Steady Current Forces On Tanker-based FPSOs
Free (open access)
R. S. Mercier & F. A. Huijs
There is very little information available in the public domain on steady current forces on tanker-based Floating Production, Storage and Offloading systems (FPSOs). The general lack of available data and unresolved issues related to scale effects in model tests bring into question whether the level of uncertainty in modelling of current forces on FPSOs is sufficiently well understood, which has implications for the design of FPSO station-keeping systems. This paper presents the results of a test program to measure current forces on a tanker-based FPSO at various current speeds and relative current headings. While the results are in general agreement with the design curves published by OCIMF, there are some important differences associated with the effect of bilge keels and the effect of lift forces generated by vortex shedding from the bow and stern. Keywords: current forces, tankers, FPSOs, scale model tests, bilge keels. 1 Introduction Steady forces exerted by ocean currents on deep draft, column-based structures such as tension leg platforms or spars are relatively straight forward to estimate using textbook information on bluff body drag. In the case of tanker-based Floating Production, Storage and Offloading Systems (FPSOs), there is very little public domain information on drag and lift forces in steady currents that can be used for routine design calculations. Remery and Van Oortmerssen  presented a method to predict current forces on moored tankers based on several model tests conducted at the Netherlands Ship Model Basin (currently MARIN). Since the authors felt the small longitudinal forces were not measured with sufficient accuracy, they proposed that the ITTC-1957 frictional resistance formula be used to predict the longitudinal force. For the transverse force and yaw moment coefficients they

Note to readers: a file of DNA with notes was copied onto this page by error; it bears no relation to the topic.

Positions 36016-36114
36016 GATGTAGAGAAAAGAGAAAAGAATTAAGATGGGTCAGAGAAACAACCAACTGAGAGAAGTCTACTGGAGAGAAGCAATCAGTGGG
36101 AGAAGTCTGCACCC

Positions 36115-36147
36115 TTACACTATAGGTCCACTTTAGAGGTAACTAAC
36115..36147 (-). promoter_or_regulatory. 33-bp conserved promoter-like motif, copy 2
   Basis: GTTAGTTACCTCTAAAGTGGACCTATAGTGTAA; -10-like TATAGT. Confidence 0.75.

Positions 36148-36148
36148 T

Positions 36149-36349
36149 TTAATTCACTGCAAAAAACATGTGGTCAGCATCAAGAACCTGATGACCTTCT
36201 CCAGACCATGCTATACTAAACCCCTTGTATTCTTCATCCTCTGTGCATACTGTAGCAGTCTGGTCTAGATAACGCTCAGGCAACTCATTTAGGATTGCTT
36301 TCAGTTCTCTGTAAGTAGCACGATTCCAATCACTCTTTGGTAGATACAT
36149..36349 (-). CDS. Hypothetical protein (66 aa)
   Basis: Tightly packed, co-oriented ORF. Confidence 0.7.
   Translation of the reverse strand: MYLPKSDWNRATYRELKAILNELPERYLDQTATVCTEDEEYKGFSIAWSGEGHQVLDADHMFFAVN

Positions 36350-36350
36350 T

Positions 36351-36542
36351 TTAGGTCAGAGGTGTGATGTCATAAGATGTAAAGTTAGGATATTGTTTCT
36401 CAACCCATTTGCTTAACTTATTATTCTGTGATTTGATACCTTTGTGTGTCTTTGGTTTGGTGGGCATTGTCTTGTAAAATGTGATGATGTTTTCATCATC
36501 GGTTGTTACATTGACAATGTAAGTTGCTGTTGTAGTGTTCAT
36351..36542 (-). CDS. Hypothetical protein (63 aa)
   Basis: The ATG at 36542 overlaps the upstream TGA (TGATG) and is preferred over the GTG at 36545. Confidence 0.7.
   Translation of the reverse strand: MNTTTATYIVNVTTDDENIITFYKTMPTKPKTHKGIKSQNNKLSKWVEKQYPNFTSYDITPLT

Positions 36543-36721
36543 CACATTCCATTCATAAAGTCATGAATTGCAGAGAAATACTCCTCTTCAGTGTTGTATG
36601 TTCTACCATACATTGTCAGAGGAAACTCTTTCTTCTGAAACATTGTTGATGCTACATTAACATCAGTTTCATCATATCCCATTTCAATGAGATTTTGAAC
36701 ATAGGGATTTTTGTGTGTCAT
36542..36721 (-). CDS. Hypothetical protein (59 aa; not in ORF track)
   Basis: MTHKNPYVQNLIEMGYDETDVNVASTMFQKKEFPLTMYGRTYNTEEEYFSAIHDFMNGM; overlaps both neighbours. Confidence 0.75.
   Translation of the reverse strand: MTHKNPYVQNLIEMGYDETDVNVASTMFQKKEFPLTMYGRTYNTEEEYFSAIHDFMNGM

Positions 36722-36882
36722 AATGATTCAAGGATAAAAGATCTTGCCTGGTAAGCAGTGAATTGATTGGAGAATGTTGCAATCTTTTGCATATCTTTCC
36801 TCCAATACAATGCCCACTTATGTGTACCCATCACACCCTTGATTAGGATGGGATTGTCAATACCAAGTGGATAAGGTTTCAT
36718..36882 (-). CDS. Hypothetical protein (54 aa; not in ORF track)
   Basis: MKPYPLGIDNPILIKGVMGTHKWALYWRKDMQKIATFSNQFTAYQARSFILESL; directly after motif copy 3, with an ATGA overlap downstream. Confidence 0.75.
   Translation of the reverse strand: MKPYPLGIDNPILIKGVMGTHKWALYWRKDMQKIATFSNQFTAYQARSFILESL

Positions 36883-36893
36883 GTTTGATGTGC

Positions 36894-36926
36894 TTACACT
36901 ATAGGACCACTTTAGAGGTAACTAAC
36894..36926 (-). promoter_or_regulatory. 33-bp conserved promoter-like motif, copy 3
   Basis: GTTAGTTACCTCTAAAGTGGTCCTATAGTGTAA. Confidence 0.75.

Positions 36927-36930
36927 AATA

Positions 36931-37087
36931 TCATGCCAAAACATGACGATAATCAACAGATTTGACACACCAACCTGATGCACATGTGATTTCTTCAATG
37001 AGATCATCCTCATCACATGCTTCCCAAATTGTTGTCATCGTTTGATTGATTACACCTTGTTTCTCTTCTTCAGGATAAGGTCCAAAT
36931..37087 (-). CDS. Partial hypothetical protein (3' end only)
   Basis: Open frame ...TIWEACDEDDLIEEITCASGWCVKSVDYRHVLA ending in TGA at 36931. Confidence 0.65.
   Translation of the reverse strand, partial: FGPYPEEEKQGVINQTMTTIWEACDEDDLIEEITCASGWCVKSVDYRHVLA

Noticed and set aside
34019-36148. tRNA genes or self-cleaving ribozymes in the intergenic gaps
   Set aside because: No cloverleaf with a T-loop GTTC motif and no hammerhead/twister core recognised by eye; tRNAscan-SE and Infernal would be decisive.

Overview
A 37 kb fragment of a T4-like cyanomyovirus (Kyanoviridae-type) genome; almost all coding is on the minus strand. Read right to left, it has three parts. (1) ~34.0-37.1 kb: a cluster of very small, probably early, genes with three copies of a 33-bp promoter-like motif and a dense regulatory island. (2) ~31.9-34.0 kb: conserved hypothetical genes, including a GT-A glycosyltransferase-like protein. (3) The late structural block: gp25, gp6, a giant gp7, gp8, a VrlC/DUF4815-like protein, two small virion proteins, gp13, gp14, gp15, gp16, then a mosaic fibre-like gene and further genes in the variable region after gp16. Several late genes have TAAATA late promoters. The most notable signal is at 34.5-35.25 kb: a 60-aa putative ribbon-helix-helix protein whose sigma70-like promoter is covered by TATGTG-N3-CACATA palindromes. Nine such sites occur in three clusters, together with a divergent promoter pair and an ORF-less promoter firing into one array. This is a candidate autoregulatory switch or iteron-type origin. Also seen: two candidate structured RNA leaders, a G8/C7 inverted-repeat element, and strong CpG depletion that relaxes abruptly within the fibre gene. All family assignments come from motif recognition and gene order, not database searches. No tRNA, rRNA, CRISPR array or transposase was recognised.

current forces, tankers, FPSOs, scale model tests, bilge keels.